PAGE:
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Forum Home > Death's Honors > Timothy M. Samaras (November 12, 1957 - May 31, 2013)

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was an American engineer and storm chaser best known for his field research on tornadoes and time on the Discovery Channel show Storm Chasers.

Early life: 

Tim Samaras was born November 12, 1957 in Lakewood, Colorado, to Paul and Margaret Samaras. Samaras was "forced" to watch The Wizard of Oz at age six. "When the tornado appeared", he recalled. "I was hooked!" He attended Lasley Elementary and O'Connell Junior High in Lakewood, before graduating from Alameda High School in 1976.In his twenties, he began to chase storms "not for the thrill, but the science." 

Career:

Samaras was the founder of a field research team called Tactical Weather Instrumented Sampling in Tornadoes EXperiment (TWISTEX) which sought to better understand tornadoes. His work was funded in large part by National Geographic which awarded him 18 grants for his field work. 

Samaras designed and built his own weather instruments, known as probes, and deployed them in the path of violent tornadoes in order to gain scientific insight into the inner workings of a tornado.  With one such probe, he captured the largest drop in atmospheric pressure, 100 hPa in less than one minute, ever recorded when a tornado struck one of his probes near Manchester, South Dakota on June 24, 2003. The accomplishment is listed in the Guinness World Records as "greatest pressure drop measured in a tornado". The probe was dropped in front of the oncoming tornado a mere 82 seconds before it hit. The measurement is also the lowest pressure, 850 hPa, ever recorded at Earth's surface when adjusted for altitude. Samaras later described the tornado as the most memorable of his career. 

Samaras and his team logged over 35,000 miles (56,000 km) of driving during the two peak months of tornado season each year. When asked, Samaras said that chasing was dangerous, but not because of the storms but rather because of all the road hazards encountering from so much driving.In total, he tracked down more than 125 tornadoes during his career. He was considered among the most careful chasers in the business by colleagues.

Samaras was a major producer of the National Storm Chasers Convention held near Denver, Colorado each February and attended by hundreds of chasers from around the world.[8] From 2009 until the show's cancellation in 2012, Samaras was a featured personality on Discovery Channel's Storm Chasers. He also worked for Boeing and the federal government during his career.According to Eileen O'Neill, president of the Discovery Networks, Samaras' work was directly responsible for increased warning times ahead of tornadoes.

Samaras coauthored, along with Stefan Bechtel and Greg Forbes, Tornado Hunter: Getting Inside the Most Violent Storms on Earth (ISBN 978-1426203022), in 2009. Samaras authored or coauthored dozens of scientific papers.

Death:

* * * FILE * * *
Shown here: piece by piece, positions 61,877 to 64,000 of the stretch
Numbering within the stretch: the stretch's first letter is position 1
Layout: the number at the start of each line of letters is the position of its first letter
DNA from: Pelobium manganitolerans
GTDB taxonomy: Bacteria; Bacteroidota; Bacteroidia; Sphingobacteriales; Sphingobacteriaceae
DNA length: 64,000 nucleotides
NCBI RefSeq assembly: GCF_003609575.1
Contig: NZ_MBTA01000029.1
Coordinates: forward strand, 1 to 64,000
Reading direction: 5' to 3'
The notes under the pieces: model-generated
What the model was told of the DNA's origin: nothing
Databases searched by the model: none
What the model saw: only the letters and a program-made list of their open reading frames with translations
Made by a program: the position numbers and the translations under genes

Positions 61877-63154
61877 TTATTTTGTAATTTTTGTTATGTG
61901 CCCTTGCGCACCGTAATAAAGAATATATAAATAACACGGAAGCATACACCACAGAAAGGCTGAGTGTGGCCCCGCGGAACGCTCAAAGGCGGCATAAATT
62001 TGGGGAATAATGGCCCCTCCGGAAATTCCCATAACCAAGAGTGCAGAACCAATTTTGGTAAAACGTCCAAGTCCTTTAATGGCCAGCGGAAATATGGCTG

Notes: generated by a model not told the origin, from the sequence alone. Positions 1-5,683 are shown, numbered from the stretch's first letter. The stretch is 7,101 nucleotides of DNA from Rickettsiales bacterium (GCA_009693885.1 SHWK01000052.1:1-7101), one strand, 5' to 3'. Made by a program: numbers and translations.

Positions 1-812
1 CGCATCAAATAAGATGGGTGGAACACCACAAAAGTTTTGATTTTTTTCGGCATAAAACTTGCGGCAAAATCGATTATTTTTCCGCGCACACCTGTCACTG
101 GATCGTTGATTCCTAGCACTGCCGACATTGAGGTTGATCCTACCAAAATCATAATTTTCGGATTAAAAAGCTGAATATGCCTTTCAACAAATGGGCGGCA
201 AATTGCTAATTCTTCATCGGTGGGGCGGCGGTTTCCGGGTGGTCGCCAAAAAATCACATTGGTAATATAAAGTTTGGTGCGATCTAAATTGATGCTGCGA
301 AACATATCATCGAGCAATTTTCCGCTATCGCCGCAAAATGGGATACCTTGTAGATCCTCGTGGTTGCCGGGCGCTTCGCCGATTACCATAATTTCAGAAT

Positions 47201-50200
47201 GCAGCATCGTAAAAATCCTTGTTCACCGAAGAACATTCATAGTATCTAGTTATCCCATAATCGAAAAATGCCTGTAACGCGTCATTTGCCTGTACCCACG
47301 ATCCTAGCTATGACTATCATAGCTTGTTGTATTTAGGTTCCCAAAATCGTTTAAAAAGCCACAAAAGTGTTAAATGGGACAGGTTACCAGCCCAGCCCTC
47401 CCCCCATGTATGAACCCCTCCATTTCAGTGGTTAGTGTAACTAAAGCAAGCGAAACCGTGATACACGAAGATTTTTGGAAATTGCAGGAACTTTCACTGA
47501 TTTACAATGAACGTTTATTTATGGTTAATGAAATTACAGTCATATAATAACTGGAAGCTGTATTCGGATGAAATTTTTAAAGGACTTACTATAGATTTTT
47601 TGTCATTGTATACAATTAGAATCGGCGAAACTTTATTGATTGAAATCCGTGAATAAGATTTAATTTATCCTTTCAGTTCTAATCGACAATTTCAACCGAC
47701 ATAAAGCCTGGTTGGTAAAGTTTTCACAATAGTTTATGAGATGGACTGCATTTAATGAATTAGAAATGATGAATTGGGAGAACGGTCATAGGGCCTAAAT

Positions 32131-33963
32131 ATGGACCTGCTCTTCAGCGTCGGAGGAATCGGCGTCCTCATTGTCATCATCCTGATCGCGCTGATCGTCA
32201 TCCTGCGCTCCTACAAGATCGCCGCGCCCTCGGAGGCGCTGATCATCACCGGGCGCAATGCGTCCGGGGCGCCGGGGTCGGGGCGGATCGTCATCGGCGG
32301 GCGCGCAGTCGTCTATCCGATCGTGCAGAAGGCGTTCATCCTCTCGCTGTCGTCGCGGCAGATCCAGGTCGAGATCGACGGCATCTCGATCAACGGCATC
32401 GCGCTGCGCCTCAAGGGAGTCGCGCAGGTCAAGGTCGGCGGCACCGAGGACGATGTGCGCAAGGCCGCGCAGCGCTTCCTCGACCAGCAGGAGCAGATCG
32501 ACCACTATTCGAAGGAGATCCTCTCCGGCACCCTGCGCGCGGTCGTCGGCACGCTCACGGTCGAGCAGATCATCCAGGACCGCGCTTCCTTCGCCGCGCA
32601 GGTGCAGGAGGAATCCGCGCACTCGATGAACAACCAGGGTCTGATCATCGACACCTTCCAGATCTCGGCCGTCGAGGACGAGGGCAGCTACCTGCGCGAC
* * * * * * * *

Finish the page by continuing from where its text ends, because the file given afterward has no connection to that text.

On May 31, 2013, Samaras, his 24-year-old son Paul, and TWISTEX team member Carl Young, 45, were killed by an EF5 wedge tornado near El Reno, Oklahoma. The tornado was sampled by University of Oklahoma RaXpol radar as 2.6 miles (4.2 km) wide, the widest tornado ever recorded. The tornado took an unexpected sharp turn, was at times obscured in precipitation, and traffic congestion was also present, all of which combined so that several other chasers were also hit or had near misses. It was the first known instance of a storm chaser killed by a storm and even before it was known that Samaras died led many to question storm chasing tactics, particularly close proximity to tornadoes.In addition to Tim Samaras, his son Paul, and chase partner Carl Young, seven other members of the public were killed by the same tornado.

The Storm Prediction Center issued a statement saying it was very saddened by Samaras' death. "Samaras was a respected tornado researcher and friend ... who brought to the field a unique portfolio of expertise in engineering, science, writing and videography," read the statement. Severe weather expert Greg Forbes called Samaras "a groundbreaker in terms of the kind of research he was doing on severe thunderstorms and tornadoes". Meteorologist Jim Cantore remarked "This is a very sad day for the meteorological community and the families of our friends lost. Tim Samaras was a pioneer and great man." National Geographic remarked "Tim was a courageous and brilliant scientist who fearlessly pursued tornadoes and lightning in the field in an effort to better understand these phenomena." On Facebook, Samaras' brother said he died "doing what [he] LOVED. Chasing Tornado's [sic]".

Samaras is survived by his brothers Jim and Jack, wife Kathy, two daughters, and two grandchildren.

Personal life:

Tim Samaras and his wife Kathy had three children - Paul (born November 12, 1988) and two daughters, Amy Gregg and Jennifer Scott - as well as two grandchildren, Alyssa and Jayden. The family lived in Bennett, Colorado at the time of his death.

Samaras held an Amateur Extra Class ham radio license, the highest amateur radio class issued in the United States. In addition to tornadoes, he was interested in all aspects of convective storms with particular research focus on lightning. He was an avid amateur astronomer and also interested in electronics and inventions.

In 2011, Samaras took time off chasing to help build homes in Alabama for victims of tornadoes earlier that year. According to O'Neill he worked "from dawn to dusk" with "the same dedication and focus he brought to his meteorological work".



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June 7, 2013 at 10:46 PM Flag Quote & Reply

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